Supreme Court rescues MBBS students affected by Ukraine crisis, pandemic, asks NMC to set up program

SC took note of the student who could not physically complete his clinical training at a Chinese institute due to Covid19 and said the talent should not be wasted.

Supreme Court

New Delhi: Coming to the aid of MBBS students from foreign universities who have faced difficulties due to the Ukraine crisis and COVID, the Supreme Court on Friday ordered the National Medical Commission (NMC) to draw up a two-month program for students to undergo clinical training in medical schools here .

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The High Court hearing an appeal by the NMC against an order from the Madras High Court to provisionally register an MBBS graduate from a Chinese university, however, ruled that there was nothing wrong with refuse provisional registration as “without practical training, there can be no doctor who is supposed to take care of the citizens of the country”.

A bench of judges Hemant Gupta and V Ramasubramanian said: “There is no doubt that the pandemic has brought new challenges to the whole world, including students, but granting provisional registration to do an internship to a student who does not A lack of clinical training would compromise the health of any country’s citizens and the health infrastructure as a whole.

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However, the high court took note of the fate of the student who could not physically complete the clinical training in the Chinese institute due to the pandemic situation and said that the talent should not be wasted and that the services “should be used to improve health”. country’s infrastructure.

“We therefore order to draw up a program as a one-off measure within two months to enable the student and students in a similar situation who have not actually completed their clinical training to undergo clinical training in India in the medical schools that can be identified by the appellant for a limited time that can be specified by the appellant, on charges that the appellant determines,” Judge Gupta said, writing the judgment.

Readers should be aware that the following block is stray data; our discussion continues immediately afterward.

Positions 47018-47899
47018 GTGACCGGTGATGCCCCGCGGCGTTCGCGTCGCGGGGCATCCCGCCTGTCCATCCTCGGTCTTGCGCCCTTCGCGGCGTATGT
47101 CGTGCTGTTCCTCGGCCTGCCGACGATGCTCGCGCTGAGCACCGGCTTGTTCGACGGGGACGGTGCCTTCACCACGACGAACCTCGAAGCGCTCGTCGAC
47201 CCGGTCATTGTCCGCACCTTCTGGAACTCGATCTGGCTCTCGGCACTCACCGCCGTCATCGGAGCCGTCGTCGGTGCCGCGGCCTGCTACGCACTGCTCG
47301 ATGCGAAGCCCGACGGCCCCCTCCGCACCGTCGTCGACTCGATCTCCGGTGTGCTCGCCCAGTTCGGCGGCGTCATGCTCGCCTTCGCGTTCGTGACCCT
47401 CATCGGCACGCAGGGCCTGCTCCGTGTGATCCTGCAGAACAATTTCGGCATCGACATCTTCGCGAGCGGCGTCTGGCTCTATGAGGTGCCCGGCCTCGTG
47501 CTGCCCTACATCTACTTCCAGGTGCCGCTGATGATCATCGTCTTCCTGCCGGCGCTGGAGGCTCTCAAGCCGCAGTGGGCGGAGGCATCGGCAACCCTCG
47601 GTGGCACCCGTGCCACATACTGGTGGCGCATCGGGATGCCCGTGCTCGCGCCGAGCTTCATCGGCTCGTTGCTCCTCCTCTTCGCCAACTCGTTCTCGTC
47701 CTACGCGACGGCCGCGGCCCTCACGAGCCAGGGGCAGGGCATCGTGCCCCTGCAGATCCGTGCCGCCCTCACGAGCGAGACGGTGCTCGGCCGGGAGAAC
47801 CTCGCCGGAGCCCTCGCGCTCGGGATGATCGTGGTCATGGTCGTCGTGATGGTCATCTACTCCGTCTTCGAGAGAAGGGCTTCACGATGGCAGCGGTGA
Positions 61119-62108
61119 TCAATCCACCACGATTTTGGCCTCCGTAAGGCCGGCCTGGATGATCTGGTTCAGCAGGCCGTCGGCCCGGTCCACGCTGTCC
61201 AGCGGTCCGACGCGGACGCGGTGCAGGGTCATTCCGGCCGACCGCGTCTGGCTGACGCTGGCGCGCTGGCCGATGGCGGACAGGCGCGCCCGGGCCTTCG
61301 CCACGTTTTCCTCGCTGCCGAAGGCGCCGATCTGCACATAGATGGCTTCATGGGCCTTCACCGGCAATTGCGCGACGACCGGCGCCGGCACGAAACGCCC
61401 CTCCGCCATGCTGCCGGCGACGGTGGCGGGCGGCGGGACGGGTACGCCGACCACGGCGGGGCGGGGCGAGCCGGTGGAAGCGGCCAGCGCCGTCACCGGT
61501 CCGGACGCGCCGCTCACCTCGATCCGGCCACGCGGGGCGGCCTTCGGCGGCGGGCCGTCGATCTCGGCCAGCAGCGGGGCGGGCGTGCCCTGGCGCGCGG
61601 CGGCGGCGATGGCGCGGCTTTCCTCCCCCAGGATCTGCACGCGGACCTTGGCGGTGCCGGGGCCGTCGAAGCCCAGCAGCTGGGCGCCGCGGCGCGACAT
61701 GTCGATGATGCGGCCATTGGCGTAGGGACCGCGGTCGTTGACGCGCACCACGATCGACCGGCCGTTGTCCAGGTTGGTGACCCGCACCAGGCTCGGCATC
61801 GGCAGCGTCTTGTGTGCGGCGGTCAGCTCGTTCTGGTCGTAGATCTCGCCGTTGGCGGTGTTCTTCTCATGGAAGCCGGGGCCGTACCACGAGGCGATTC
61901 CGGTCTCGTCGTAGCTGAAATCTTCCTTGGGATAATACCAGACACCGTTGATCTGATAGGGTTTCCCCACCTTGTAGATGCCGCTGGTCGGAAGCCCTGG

The 18-page verdict says it will be free for NMC, the successor organization to MCI that oversees medical education in the country, to test these students in any way it sees fit in the coming month. to ensure that they are sufficiently trained to be provisionally registered for a 12-month internship.

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The verdict considered whether the degree issued by a foreign institute, even with regard to clinical training, is binding on the NMC and the student should be registered provisionally. “We find that the Appellant (NMC) is under no obligation to grant provisional enrollment to the student who has not completed the full course duration of the Foreign Institute including clinical training,” said he declared, adding that without practical training, there cannot be just any doctor and the decision not to grant provisional registration “cannot be qualified as arbitrary”.

The bench has been highly critical of the submission of MBBS students like Pooja Thandu Naresh, who got an MBBS degree from Qingdao University, Faculty of Medicine, China, which some similarly placed people got provisional registration.

“This will not confer any right on the student to claim provisional registration for the internship. There can be no equality in illegality,” the bench said. The medical profession had appealed against the July 29 and September 29, 2021 orders of the High Court in motions, filed to quash circulars issued by the Tamil Nadu Medical Council requiring the student to undergo two months of mandatory rotating residency internship, followed by a year of internship before granting permanent registration under the Indian Medical Council Act, now repealed by the National Medical Commission Act 2019.

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The bench found strength with the observations of the NMC that under the legal provisions the student must study the medical course at the same institute located abroad for “the entire duration”.

“However, the fact remains that the students were allowed to take medical courses abroad and they completed their course according to the certificate issued by this foreign institute. Therefore, these national resources cannot be allowed to be wasted, which will affect the lives of young students, who have been admitted to foreign institutes as part of their career prospects,” he said.

Therefore, the services of the students should be used to increase the health infrastructure in the country and hence it would be necessary for the students to undergo actual clinical training of such duration and in institutes identified by the NMC and under such conditions. and the conditions, including the costs of transmitting this training, which can be notified by the medical profession, he said.

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Christi C. Elwood